Compared to Night of the Cobra Woman, Black Mamba suffers the double whammy of being less serpent-centric and less booby-centric, making for the dullest movie I’ve seen featuring zombies, voodoo dolls, a hunchback, Satan, Manimal-like transmutations, bestiality, an exorcism and Death itself. The film opens with a hunchback doing what hunchbacks do best: robbing graves. He messes with the wrong tomb, though, when he takes a ring from the corpse of Dante, a man who happens to have once romanced a witch (Clark). Quasimod’oh!
Through hazy “Love American Style”-flashbacks, we learn that the witch still has fond memories of Dante, and that Dante resembles Julio Caesar Chavez in a leisure suit. Fashion taste aside, she still loves the guy and takes offense to Hunchy stealing a ring off his cold, dead fingers and selling it to a local pawn shop. She takes such offense that she punishes not only Hunchy but the pawn shop owner and a random burglar who just happens to beak into the store as well, literally scaring them to death with visions of zombies and the Grim Reaper. (Enter an opportunity for the filmmakers to splice in tasteless clips of a real autopsy.) Turns out, though, that Witchy isn’t Dante’s widow; some gal named Elena (Pilar Pilapil) is, and she’s none too pleased to see Witchy strolling around town wearing her dead husband’s ring (which she got from the pawn shop). Elena confronts her outside a church, and Witchy gives her a look like, “Beyaaatch!” It’s so on! …Or not.
Instead, we segue into the treacly B story about Elena’s sister Barbara (Rosemarie Gil from Night of the Cobra Woman) worrying that her husband Fred doesn’t love her any more because she’s barren. Save it for Oprah, lady; maybe you should focus on why your sister keeps getting voodoo headaches. Meanwhile, Paul (John Ashley, a Philippine horror movie veteran who for my money did his best work as the narrator in The A-Team) is a Marlboro Mannish crime-solving doctor who’s called in to solve the case. And what a tough case it is! I mean, perhaps you should question the six foot-tall black lady walking around the Philippines in a hooded robe, carrying an effigy…? “You mean the lady with the corpse ring who has a pentagram on her floor? But she’s so kind to animals!” Indeed, Witchy is a regular Aquawoman, using beasts to do her bidding: a black bird, a black dog, a black mamba…Do we see a trend? Granted, a black mamba isn’t technically black (and is native to Africa, not the Philippines), but who am I to dictate racial identity?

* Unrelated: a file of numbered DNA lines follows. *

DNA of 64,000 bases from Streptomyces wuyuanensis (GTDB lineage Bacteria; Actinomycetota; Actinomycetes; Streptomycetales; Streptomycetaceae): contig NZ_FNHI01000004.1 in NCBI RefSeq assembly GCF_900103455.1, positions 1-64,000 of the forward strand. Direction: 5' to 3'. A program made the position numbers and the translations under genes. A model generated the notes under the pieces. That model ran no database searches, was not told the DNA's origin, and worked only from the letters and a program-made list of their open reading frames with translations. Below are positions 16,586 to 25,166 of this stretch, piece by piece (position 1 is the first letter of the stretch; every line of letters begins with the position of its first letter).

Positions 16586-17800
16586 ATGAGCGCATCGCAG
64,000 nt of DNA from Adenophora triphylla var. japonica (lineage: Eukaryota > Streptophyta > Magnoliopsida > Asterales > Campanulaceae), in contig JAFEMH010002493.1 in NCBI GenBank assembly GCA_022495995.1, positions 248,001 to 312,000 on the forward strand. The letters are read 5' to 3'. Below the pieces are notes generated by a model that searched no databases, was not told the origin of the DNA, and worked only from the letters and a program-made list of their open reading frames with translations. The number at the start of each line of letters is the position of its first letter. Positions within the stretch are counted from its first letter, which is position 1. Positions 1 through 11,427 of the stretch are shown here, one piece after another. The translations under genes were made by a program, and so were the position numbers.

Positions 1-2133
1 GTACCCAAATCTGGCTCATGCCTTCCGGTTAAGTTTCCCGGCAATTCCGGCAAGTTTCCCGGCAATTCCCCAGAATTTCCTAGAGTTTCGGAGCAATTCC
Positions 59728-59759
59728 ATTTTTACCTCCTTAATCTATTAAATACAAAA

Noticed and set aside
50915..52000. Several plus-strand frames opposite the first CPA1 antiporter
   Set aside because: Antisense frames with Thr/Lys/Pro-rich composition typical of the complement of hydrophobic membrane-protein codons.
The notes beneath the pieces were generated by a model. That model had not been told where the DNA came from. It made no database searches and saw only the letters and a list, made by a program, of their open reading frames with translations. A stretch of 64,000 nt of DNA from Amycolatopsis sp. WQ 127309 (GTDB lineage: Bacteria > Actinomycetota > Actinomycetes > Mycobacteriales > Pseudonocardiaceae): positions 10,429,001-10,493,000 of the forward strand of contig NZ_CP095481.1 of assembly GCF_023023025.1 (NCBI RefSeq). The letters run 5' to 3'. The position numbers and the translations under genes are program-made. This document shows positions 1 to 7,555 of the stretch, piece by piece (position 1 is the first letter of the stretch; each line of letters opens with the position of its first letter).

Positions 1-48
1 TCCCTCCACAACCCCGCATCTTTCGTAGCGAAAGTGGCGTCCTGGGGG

Eventually, Elena goes nutty after dreaming about Satan and waking to find a snake between her legs — and not in a good, mainstream pornographic way — but only after Barbara gets an exorcist/wizard to beat the ills out of Elena with a whip (which doesn’t work). As you can see, there’s an exhausting amount of story in Black Mamba. In many ways it’s actually a high-minded film dealing with superstition in modern society and giving insight into the different types of witchcraft.
Unfortunately, this is a movie, not Wikipedia, so it ends up dreadfully dull and suffers from low production values, poor film quality and let’s face it, being made in the ’70s. As with Night of the Cobra Woman, it’s hard to buy the classy, even-tempered Clark as evil. Her worst sin might be her performance, which, judging from the seemingly dubbed-over dialogue, might not even be her fault.